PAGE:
It's not easy to work out which family owned the castle in the late fifteenth century - it having passed through several prestigious locals' hands (including Dinhams/Aisthorpes and Peverells), but given that at this time it was Margaret herself who had inherited the manor from John, Earl of Somerset, I can't help wondering if she may even have stayed there herself. And then there were the nearby religious establishments - the Halberton Augustinian priory (or College) along the track toward Tiverton, at Halberton and the also Augustinian Priory just east at Canonsleigh, which I wrote about in an earlier blog-post The Mystery of the Ancrene Wisse and the Canononnesses at Canonsleigh. I'd love at this blog-point to be able to establish a link between at least one of the prioresses of Canonsleigh and Lady Margaret, who was famed for her charitable deeds, her piety and commitment to daily religious observance, and believe there may be some kind of close connection as yet unrevealed. 

      There are tantalising hints, waiting for someone who can fathom out the necessary archival documents to tease out the lost links. For instance, Margaret's extended royal networks may link to at least two, possibly more, of the abbesses who were prioresses of the abbey which was in Burlescombe only a few miles east of Sampford Peverell. The three prioresses whose time at the priory coincided with the framing period just before and just after Margaret Beaufort's lifetime, were Margaret Beauchamp (1410-49), Joan Arundell (1449-1471) and Alice Parker (1471-1488). Although the only one of these who I am able to identify with certainty is Joan Arundell, each of these names indicate that the prioress concerned probably came from one of the distinctive families who were knitted into the very genealogical fabric of the C15.

      Margaret Beauchamp of Canonsleigh may have been the Margaret Beauchamp who is named on some online ancestral sites as daughter of Thomas Beauchamp, 12th Earl of Warwick and Margaret de Ferrers; given this Margaret Beauchamp's estimated birth date, circa 1376, she would have been the correct age to fit that of the prioress and try as I might (although there are several Margaret Beauchamps in this period), as yet I am not able to find any other who fits dates and other life-facts. It is said that this Margaret married a John Dudley and that following his death became a nun. But as yet that is all I am able to find about her, except that she comes from the heart of a well-known C15 female literary network and also hooks into the royal familial network during the Wars of the Roses - all facts which in light of her possible Devon connections and the possibility of literary associates - make her intriguing.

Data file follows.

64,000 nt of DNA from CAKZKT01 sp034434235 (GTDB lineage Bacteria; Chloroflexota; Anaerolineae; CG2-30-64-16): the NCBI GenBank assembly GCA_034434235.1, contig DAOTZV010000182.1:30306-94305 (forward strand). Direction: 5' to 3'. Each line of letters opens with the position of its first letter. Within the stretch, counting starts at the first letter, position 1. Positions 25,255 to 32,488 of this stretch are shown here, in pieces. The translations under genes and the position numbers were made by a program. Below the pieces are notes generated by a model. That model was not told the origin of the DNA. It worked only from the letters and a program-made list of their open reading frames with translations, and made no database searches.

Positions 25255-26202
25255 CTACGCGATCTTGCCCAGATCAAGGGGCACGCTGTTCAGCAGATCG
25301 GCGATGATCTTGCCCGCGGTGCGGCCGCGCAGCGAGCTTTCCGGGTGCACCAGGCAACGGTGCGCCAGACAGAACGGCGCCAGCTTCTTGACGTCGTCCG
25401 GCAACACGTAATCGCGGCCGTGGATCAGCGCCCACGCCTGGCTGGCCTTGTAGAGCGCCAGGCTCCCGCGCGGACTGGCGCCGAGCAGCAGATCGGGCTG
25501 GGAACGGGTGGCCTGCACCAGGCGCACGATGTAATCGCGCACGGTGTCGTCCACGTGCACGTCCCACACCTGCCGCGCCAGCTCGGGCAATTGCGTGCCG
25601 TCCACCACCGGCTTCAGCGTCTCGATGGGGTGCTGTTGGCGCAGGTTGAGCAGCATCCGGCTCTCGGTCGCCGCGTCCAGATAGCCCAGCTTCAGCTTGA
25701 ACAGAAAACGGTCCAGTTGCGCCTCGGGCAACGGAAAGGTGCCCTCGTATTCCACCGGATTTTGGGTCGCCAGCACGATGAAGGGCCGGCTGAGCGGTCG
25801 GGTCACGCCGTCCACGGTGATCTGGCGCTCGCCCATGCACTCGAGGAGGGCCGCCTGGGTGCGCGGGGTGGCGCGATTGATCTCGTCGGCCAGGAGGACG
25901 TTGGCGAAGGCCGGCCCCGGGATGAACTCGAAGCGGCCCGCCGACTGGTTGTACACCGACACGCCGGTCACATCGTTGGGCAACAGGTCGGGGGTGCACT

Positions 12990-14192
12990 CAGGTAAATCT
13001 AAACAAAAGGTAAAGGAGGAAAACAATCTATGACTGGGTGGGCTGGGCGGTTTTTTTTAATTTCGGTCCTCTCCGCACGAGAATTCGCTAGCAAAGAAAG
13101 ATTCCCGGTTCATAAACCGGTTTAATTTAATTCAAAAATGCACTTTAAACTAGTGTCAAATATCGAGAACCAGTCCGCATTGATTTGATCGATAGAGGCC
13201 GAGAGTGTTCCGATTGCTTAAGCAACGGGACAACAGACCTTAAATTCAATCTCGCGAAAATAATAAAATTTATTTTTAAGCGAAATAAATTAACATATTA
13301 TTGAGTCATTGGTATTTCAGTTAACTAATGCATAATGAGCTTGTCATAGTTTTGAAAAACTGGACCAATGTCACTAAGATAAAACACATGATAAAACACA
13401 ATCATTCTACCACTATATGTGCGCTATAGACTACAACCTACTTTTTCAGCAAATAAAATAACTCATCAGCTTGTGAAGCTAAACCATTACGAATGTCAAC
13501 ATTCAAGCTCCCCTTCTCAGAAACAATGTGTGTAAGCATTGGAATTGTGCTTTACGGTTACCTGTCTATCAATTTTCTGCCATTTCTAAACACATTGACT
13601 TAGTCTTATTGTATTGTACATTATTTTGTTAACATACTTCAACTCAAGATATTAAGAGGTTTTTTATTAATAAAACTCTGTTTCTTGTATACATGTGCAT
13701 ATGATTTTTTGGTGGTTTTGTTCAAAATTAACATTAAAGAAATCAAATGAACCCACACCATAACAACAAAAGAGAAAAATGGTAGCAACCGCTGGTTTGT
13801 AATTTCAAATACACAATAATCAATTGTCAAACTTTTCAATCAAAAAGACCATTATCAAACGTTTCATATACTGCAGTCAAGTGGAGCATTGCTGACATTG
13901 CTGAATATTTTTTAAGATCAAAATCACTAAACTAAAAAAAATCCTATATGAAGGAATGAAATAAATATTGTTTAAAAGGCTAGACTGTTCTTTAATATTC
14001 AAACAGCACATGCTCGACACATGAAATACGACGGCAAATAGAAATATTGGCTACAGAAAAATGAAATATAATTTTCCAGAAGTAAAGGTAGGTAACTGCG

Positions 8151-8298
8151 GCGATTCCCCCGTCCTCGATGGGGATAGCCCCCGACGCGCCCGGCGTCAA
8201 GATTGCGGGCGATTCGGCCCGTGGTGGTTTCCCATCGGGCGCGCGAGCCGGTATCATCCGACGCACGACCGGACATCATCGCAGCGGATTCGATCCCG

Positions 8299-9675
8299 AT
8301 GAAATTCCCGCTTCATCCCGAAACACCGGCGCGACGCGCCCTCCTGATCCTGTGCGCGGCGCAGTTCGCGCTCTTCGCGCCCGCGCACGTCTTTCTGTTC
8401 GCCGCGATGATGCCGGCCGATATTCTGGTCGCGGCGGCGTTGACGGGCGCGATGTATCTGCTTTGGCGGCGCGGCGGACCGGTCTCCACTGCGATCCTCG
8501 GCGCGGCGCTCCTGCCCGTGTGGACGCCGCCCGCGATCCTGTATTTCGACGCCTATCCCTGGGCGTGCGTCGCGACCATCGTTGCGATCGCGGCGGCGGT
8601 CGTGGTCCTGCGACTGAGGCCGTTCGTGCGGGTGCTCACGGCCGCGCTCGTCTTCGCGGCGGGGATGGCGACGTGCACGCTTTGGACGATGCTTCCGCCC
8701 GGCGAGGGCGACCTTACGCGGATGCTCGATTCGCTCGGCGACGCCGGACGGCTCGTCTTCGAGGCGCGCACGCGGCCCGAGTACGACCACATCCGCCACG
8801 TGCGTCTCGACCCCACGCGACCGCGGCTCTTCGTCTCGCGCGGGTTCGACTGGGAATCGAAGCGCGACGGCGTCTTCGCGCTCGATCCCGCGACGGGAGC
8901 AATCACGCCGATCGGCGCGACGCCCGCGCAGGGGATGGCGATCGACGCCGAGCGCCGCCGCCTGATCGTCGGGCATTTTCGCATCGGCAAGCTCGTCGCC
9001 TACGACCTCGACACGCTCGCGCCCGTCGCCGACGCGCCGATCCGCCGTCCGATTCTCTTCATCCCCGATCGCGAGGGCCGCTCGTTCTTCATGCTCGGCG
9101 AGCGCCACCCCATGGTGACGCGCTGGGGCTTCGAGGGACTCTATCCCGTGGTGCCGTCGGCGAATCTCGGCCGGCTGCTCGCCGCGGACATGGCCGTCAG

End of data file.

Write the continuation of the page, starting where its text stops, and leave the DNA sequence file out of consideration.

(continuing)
In 1410, one of Margaret Beauchamp's sister in laws, Elizabeth Berkeley (first wife of Richard 13th Earl of Warwick,), ordered a translation of Boethius' De Consolation Philosophie, which was eventually printed in Tavistock, in Devon in 1525. Another of Margaret Beauchamp (the nun's) sister in laws, Richard's second wife Isabel le Despenser, who died in 1439, was also known as a literary patron; she commissioned John Lydgate to write Fifteen Joys of Our Lady. (See The Cultural Patronage of Medieval Women). Meanwhile. Elizabeth Despenser's daughter, who was nun Margaret's niece (and incidentally, just to confuse things even more, was one of the other woman also like her aunt, named Margaret Beauchamp), took up her maternal family habit and became literary patron; she is linked with Talbot's Book of Hours and is also said to have commissioned Lydgate's life of Guy of Warwick (See for example, Book Production in the Nobel Household). One of her husband John Talbot's sisters, Anne Talbot, married Hugh Courtenay 4th Earl of Devon; it was their son Thomas who married Lady Margaret Beaufort's aunt of the same name. Through Anne Beauchamp 16th Countess of Warwick, one of the daughters of her brother and his second wife Isabel le Despenser, Margaret Beauchamp, nun was great aunt of Anne Neville, Queen Consort of England, wife of Richard III.